Canada-Germany LNG: Business case ‘stronger’ and ‘faster’ than Trudeau says

German Chancellor Olaf Scholz wants Canadian liquified natural gas (LNG) to play a “major role” in his country’s transition from Russian-supplied natural gas.

Prime Minister Justin Trudeau has said Ottawa is willing to ease regulatory hurdles to help that happen. However, he also questions the “business case” for exports to Europe from the East Coast, including the hurdle of long-distance transportation.

Kevin Krausert is CEO and co-founder of Avatar Innovations, a Calgary-based venture capital firm and startup accelerator that pairs entrepreneurs with the biggest companies in Canada’s energy patch. He says the business case is “a lot stronger and a lot faster than our Prime Minister suggests.”

“Today, you have an existing, operating LNG import terminal in New Brunswick operated by Repsol, the Spanish super major, that could be turned around quickly,” he told Yahoo Finance Canada’s Editor’s Edition. “There’s a lot of gas on the East Coast that wouldn’t have to transport that far.”

Got a question for Kevin Krausert? Email Jeff.Lagerquist@yahoofinance.com and let him know what interests you in the world of clean energy and technology.

Jeff Lagerquist is a senior reporter at Yahoo Finance Canada. Follow him on Twitter @jefflagerquist.

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Video Transcript

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JEFF LAGERQUIST: You know, appreciating everything that the prime minister just said about the complications of moving gas around, how do you view the business case for exports from the East Coast to Europe?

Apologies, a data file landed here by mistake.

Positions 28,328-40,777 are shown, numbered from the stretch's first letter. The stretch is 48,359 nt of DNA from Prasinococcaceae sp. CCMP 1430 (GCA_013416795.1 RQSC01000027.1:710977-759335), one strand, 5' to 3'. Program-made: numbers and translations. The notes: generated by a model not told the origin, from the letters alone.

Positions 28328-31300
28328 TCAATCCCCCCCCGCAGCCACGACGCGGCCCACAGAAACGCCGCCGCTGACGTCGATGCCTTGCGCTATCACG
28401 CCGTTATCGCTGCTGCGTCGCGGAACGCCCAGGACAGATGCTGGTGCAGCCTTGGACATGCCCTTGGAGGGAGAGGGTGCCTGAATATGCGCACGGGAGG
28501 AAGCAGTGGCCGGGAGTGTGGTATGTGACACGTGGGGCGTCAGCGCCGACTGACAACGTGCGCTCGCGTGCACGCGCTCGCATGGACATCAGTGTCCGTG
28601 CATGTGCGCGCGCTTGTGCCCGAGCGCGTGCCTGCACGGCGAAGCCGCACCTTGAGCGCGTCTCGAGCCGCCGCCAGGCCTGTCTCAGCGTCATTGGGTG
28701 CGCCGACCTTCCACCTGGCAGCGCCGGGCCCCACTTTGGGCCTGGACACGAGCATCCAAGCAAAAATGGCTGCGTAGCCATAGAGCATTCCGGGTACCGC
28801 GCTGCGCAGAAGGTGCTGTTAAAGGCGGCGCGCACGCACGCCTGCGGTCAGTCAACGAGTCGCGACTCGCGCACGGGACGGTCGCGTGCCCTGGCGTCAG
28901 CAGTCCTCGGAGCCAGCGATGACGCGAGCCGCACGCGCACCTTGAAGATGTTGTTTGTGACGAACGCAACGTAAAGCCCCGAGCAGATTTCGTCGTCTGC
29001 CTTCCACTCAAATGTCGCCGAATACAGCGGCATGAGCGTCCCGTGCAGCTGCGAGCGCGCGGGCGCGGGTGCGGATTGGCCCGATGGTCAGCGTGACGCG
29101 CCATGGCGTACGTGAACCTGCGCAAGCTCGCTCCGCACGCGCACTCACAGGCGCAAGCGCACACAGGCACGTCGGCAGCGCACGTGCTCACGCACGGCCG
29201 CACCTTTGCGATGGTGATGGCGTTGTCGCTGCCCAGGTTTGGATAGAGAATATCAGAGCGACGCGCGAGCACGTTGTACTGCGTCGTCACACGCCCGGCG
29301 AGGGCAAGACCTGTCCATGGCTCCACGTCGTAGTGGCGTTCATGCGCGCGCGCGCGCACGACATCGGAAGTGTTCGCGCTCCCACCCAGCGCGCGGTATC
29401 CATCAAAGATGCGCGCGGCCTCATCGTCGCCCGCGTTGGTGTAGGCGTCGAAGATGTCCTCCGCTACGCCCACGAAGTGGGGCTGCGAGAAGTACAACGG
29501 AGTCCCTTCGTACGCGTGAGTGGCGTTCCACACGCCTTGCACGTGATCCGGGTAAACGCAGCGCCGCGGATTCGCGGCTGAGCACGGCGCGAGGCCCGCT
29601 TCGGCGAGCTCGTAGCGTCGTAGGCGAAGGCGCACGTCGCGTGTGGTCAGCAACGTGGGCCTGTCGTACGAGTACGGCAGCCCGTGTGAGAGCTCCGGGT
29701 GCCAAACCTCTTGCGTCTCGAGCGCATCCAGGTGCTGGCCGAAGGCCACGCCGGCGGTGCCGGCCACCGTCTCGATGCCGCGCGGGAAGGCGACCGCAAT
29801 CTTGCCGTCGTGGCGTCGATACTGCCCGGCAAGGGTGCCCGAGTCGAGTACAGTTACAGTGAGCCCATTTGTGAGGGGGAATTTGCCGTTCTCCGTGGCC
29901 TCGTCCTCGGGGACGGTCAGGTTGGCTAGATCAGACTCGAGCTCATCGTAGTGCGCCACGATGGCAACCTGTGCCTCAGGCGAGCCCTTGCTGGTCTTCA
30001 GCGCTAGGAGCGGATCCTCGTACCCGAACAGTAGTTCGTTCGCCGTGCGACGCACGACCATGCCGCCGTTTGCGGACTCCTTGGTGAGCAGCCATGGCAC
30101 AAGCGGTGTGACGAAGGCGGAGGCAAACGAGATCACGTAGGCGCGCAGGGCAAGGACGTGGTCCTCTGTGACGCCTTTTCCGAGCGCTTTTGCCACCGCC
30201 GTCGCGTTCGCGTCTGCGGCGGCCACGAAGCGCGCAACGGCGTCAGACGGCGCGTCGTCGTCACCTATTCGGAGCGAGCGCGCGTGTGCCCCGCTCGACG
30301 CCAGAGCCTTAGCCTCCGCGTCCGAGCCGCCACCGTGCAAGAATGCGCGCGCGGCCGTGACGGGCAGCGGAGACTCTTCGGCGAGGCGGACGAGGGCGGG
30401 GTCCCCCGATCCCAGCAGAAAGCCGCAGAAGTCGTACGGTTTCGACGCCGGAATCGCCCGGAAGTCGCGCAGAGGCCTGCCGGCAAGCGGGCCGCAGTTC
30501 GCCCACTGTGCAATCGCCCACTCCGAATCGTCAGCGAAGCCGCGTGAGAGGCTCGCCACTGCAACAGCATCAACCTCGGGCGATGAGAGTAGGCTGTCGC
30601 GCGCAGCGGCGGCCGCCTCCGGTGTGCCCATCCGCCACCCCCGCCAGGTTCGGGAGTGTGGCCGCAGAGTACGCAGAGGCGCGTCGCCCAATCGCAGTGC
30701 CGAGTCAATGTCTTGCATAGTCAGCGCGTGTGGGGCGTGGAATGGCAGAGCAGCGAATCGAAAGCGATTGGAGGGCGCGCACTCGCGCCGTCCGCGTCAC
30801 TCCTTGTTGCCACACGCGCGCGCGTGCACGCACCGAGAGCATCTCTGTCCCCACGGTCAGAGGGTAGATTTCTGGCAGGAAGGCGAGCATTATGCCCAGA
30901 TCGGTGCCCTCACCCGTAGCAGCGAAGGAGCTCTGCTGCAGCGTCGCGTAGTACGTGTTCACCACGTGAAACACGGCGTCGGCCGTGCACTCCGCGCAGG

KEVIN KRAUSERT: A lot stronger and a lot faster than our prime minister suggested in that clip. Not only have you had the number of these projects on the books, currently today you have an existing and operating LNG import terminal in New Brunswick operated by Repsol, the Spanish supermajor, that could quickly be turned around. And the argument of transporting gas from East Coast to West Coast, there's a lot of gas in the East Coast that wouldn't have to transport that far to be able to do it.

So it's not-- where one makes money in the LNG game is really through arbitrage pricing. So for example, if you have, as we do today, $50 to $90 gas in Europe. And currently in Alberta we have $2.50 gas. In New York you have $9 gas.

You have a $40 to $50 minimum arbitrage of value creation that one could catch. That seems like a pretty compelling business case to me to deliver value to an investor and also politically help an ally in need. So I respectfully disagree pretty strongly with that assessment.

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